trending downward

Suspensions continue to fall in New York City schools under de Blasio

PHOTO: Monica Disare
Advocates protest school suspension policy in August.

Suspensions in New York City schools are continuing to fall, though not as sharply as in previous years, according to new data released Friday.

From September through mid-March, schools issued nearly 7.5 percent fewer overall suspensions compared with the same period in 2015. Principal suspensions, which are handed out for less serious offenses, dropped to 16,059 so far this school year, a six percent drop. More serious superintendent suspensions dropped 11 percent to nearly 5,900.

Mayor Bill de Blasio has championed policies that make issuing suspensions more difficult, including a new discipline code that requires written approval from the education department to suspend students for certain infractions. The city has also invested in training staff members to provide alternatives to suspensions.

“We are encouraged by the steady decline in suspensions and incidents across the city,” schools Chancellor Carmen Fariña said in a statement. She added the city is “providing targeted supports to schools that have historically high suspension rates to implement proactive and effective interventions to keep students in the classroom where they can learn.”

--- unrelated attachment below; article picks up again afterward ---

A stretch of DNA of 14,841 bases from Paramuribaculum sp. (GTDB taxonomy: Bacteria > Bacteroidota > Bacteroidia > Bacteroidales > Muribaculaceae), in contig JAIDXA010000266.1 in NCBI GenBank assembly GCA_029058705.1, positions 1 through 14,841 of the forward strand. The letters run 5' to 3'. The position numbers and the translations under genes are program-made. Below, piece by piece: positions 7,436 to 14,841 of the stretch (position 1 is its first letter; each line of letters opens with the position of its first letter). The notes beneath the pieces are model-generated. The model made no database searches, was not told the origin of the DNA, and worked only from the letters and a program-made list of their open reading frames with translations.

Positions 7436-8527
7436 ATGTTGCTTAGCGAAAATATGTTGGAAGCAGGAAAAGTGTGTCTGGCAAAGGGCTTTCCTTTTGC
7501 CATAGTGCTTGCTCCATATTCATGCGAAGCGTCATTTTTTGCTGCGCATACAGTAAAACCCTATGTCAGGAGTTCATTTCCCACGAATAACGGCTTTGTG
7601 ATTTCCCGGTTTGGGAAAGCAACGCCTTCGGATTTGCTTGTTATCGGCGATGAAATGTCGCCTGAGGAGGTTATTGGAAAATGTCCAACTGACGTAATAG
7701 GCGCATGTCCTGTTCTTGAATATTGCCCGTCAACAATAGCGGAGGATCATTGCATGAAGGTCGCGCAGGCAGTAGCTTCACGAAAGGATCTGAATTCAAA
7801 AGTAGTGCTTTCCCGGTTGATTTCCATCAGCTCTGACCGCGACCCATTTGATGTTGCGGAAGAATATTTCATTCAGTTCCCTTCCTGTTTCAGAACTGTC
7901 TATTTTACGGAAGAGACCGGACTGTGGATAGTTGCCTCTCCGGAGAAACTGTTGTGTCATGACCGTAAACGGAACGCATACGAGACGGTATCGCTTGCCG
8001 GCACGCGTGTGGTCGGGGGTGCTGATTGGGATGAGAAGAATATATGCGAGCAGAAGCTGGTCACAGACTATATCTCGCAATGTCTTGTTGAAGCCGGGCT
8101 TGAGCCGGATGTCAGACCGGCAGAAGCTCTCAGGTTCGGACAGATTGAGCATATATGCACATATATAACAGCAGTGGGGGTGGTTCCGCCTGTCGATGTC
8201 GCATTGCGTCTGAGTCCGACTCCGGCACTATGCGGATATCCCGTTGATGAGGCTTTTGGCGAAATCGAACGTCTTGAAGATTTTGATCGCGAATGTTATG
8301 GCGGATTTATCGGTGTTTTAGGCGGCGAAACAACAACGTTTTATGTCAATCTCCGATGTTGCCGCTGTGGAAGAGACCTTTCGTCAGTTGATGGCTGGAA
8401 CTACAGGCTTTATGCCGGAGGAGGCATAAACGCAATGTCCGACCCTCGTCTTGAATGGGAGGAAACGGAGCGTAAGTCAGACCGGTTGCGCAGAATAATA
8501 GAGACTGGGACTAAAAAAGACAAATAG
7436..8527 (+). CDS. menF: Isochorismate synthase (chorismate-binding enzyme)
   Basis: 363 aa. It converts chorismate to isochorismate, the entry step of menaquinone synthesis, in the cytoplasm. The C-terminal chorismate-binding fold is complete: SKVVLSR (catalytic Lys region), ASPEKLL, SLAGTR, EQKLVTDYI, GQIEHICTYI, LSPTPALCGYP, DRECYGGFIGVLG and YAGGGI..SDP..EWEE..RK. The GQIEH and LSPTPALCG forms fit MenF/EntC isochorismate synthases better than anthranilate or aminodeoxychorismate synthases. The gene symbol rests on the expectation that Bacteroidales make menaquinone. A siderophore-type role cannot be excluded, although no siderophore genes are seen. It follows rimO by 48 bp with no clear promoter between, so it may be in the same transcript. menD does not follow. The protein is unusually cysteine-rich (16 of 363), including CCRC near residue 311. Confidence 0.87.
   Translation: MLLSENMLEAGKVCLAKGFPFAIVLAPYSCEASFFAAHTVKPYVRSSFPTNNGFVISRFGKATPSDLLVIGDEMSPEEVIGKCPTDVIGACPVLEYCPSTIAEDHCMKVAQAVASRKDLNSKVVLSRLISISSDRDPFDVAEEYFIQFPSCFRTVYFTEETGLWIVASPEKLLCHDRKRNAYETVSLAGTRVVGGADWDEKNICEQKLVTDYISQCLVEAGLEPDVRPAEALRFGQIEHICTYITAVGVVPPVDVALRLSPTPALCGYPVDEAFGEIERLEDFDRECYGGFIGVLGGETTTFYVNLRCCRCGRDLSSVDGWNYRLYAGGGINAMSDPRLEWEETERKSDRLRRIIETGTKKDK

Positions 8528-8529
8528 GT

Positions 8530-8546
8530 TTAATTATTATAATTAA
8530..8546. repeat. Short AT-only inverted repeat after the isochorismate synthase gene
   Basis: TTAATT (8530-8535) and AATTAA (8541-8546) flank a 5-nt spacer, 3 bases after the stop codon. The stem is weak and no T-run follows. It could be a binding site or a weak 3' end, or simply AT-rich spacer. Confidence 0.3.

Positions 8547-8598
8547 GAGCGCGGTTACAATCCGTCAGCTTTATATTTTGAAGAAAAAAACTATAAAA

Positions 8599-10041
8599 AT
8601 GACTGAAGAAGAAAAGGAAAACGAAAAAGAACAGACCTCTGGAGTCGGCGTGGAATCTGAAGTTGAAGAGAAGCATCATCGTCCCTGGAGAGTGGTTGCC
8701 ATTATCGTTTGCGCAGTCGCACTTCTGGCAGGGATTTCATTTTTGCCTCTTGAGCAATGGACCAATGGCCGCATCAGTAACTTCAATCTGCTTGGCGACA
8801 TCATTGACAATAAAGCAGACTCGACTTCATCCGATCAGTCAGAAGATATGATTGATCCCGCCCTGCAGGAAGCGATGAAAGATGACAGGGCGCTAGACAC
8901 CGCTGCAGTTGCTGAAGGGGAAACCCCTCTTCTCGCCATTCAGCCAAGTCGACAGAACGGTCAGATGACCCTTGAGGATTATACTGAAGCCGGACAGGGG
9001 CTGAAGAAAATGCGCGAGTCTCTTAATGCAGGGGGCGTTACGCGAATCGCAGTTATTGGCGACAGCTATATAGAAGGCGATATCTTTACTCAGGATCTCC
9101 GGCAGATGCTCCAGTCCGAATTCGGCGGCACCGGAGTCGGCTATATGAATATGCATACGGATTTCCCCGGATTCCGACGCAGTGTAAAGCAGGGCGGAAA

Overall, between 2013-14 and 2015-16 suspensions have plummeted by 30 percent.

But the city’s new discipline policies have drawn criticism. Some union officials and educators have complained that limiting schools’ ability to suspend students without proper training in alternative approaches has made schools more chaotic and dangerous, an assertion that is at least partially backed by student and teacher surveys.

City officials point out that reports of serious crimes in city schools are at “an all-time low” and that arrests and summonses have fallen as well.

The education department addressed another longstanding criticism from advocates: That school-based arrests, summonses, and suspensions disproportionately affect black and brown students, as well as those with disabilities. Officials noted that suspensions for insubordination — which is often viewed as a subjective offense that invites bias — decreased 32 percent to 340 suspensions from last July through December, compared with the same period in 2015.

Though the new data do not include student demographics, the most recent reports that include racial data show that black students represent half of all suspensions, despite being 27 percent of the student population.